Ever since our first visit to Anchorage three years ago during the inaugural month of the Year in Beer, we vowed we would make it back someday. Our first visit kicked off our most ambitious beer travel project ever and Anchorage turned out to be the perfect place to do it. The beer scene was so welcoming and friendly for two people unsure of what lay ahead in the upcoming year. We made some great friendships, which left us feeling sentimental about the city.
It was a pretty easy trip to the chilly far north on Wednesday, despite the bumpy landing. The only worry was whether my checked bag would appear in Anchorage. I was wearing shorts and if my bag didn’t arrive, it was going to be one cold trip. Merideth’s bag came out pretty quickly and I fretted as I watched bag after bag pop down onto the conveyor. I finally saw the familiar shape and color of my bag and with a sigh of relief, we were off.
First stop wasn’t our hotel, but Cafe Amsterdam, a beer bar owned by our friend Ken Pajak. Late afternoon, it was already dark when our taxi turned into the strip mall where it’s located. Stopping at the entrance, we quickly piled out of the van and into the warmth of Cafe Amsterdam. We stacked our luggage in the corner and sat down to contemplate a much needed beer.
While Merideth began with Silver Gulch’s Coldfoot Pilsner, first up for me was Midnight Sun Sockeye Red IPA. On the go since early morning, it was quite relaxing to be sitting on a bar stool in our favorite Anchorage beer bar drinking great Alaskan beer.
After several rounds, catching up with Ken, and some yummy Rösti, we decided we should move on. I was still in shorts and we still needed to get downtown. Luckily, Gabe Fletcher, formerly of Midnight Sun, now with his own Anchorage Brewing Company, was hanging out at Cafe Amsterdam as well. He needed to go downtown and offered to give us a ride and also show us around his new venture.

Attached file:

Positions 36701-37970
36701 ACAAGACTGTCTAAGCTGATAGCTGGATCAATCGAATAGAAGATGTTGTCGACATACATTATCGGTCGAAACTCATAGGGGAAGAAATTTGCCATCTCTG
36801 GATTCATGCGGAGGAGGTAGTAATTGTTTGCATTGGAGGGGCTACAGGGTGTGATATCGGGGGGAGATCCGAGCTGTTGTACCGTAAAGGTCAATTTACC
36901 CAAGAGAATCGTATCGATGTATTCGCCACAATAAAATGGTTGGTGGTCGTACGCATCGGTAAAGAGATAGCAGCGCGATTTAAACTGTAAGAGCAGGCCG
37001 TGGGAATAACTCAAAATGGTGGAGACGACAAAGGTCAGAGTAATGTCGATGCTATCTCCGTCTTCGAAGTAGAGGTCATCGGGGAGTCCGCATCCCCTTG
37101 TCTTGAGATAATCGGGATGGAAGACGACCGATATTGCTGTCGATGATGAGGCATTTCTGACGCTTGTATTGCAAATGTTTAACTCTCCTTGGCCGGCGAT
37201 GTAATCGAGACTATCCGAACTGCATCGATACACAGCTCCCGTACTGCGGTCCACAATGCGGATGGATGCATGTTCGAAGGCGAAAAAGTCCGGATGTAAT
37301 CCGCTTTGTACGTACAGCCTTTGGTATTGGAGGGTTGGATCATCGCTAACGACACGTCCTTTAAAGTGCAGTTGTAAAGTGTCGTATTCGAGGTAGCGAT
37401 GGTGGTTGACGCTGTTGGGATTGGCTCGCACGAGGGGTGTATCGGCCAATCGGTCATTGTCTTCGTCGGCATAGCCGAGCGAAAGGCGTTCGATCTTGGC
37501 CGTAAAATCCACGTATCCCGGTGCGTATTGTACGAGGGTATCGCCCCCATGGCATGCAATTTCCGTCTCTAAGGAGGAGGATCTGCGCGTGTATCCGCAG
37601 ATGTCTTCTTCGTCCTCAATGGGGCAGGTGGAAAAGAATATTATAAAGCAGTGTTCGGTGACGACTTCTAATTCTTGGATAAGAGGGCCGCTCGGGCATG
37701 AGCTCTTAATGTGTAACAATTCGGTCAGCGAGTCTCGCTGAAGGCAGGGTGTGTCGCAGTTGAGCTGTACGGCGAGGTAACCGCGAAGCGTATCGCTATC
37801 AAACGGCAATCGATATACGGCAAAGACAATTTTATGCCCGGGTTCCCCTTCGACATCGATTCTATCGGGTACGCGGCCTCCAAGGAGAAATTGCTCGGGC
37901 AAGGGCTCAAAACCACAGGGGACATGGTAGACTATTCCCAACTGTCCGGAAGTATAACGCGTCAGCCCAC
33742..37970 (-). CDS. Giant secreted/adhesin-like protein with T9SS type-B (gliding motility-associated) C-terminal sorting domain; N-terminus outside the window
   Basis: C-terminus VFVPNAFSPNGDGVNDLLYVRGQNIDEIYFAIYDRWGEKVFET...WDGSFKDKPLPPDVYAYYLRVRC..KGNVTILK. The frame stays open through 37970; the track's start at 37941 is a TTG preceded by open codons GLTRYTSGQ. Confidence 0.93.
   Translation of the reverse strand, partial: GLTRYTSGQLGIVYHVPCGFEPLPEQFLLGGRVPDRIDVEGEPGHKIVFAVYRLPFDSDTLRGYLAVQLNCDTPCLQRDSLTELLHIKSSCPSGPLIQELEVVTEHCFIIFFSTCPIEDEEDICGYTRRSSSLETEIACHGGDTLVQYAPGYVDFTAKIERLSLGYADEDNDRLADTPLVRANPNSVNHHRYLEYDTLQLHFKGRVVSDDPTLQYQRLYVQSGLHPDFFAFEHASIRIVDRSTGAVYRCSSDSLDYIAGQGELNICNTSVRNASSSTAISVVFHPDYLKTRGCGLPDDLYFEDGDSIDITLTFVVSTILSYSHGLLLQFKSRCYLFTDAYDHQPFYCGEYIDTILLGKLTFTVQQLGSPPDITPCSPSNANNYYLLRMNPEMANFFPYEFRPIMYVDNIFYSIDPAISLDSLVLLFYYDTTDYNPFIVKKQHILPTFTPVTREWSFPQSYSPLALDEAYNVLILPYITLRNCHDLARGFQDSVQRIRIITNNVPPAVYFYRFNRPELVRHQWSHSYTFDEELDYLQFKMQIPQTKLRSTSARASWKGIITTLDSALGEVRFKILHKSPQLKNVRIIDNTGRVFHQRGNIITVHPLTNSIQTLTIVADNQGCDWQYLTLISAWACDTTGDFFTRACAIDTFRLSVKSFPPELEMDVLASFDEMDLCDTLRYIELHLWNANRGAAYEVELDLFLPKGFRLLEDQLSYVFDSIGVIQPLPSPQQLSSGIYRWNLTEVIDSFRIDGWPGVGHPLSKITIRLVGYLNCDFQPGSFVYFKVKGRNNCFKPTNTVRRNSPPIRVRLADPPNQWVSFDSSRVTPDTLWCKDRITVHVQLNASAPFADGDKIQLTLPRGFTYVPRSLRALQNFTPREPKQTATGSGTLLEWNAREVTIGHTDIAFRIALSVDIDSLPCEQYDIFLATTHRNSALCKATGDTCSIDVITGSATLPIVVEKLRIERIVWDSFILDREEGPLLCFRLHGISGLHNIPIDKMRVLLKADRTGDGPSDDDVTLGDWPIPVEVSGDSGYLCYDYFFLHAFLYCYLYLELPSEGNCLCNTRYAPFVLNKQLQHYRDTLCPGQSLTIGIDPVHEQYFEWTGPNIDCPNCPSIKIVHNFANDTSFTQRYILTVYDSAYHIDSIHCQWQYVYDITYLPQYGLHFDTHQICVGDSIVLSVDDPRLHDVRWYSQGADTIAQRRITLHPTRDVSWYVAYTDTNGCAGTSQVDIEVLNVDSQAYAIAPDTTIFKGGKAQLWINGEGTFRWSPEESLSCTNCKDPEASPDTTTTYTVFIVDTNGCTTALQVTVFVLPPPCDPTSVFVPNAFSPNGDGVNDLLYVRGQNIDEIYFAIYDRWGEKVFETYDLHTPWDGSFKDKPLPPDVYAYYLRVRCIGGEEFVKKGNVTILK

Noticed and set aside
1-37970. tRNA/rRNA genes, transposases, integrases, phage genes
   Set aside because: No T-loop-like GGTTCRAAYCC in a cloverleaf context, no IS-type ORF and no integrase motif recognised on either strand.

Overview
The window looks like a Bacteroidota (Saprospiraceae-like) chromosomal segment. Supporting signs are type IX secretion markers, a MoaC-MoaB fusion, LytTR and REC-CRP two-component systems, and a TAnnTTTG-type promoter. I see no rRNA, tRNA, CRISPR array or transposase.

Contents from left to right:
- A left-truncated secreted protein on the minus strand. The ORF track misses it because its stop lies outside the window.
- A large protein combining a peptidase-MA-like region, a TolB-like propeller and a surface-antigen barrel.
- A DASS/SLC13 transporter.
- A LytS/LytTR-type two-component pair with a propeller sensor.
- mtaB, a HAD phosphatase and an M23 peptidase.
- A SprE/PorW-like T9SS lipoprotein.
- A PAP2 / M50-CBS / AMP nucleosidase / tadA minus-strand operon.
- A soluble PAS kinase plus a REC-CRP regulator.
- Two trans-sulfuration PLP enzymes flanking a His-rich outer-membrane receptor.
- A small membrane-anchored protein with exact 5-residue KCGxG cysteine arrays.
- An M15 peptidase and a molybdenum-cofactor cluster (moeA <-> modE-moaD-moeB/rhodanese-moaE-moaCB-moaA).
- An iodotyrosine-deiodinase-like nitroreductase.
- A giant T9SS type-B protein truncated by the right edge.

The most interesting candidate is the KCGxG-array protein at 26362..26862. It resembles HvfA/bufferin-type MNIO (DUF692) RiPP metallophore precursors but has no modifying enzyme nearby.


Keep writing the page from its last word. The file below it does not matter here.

I hoped to visit Anchorage Brewing Company on the trip because it was the third brewery that Merideth needed to reach 600. But as we talked to Gabe, we realized that Anchorage Brewing doesn’t fit our criteria to be on The List. Located below Sleeping Lady Brewery, Gabe brews on their kit then pipes the beer down to his barrel room for aging. At this point, we have decided this type of cooperative brewing arrangement doesn’t count for our List. Admittedly, this may become a problem for The List because it is an arrangement that is becoming more and more common.
List criteria aside, though, the barrel room was quite impressive. Stacked three high and in neat rows, a hundred or so barrels sat in the basement space working their magic on the beery contents. Most impressive was that all the beer in the barrels was already sold. We look forward to trying some of the brews in the near future.
We eventually managed to check into our hotel. I put on some pants and we headed out in the frigid evening for a quiet evening in town. Our beer destination of choice in downtown Anchorage is Glacier Brewhouse. Walking into the bustling brewpub, it was just how I remembered it, even down to the wood smoke from the fireplace. We also recognized JT, the bartender who first told us about Alaskan living.
We located a couple of seats on the back glass wall overlooking the brewery. Like my first visit three years ago, I started with their cask offering, this time the IPA. Merideth began with their Export Lager. After a Double IPA, I ordered the first candidate for beer of the trip, Apricot XXX. A 10%ABV “Holiday Triple”, Apricot XXX was a beer that both Merideth and I said ‘wow.’ Sweet with a healthy apricot kick, the smoothness approached dangerous levels.
It was turning out to be the quiet evening we envisioned. We chatted with people around us while sipping our excellent beers and munching on some appetizers.
But then, I looked at the menu too closely and saw it was the Brewhouse Big Wood Fest. That meant we could order a sampler of five ‘giants’ from their cellar. All between 9% and 10% ABV, there were three years of their award-winning Big Woody Barleywine plus an Imperial Stout and a Eisbock. Of the five, Merideth liked the Imperial Stout aged 30 months in a Czech virgin oak barrel. I gravitated towards the 2009 Big Woody aged 18 months in American oak. It was the smoothest of the five.
The problem arose when our waiter told us that he thought it was terrible when people didn’t completely finish such rare and special samplers. We took this not as a challenge, but rather more as a sacred duty to finish all five. Unfortunately, after Merideth had her baby sips, the ‘sacred duty’ then fell to me. I finished all five but would feel it the next morning.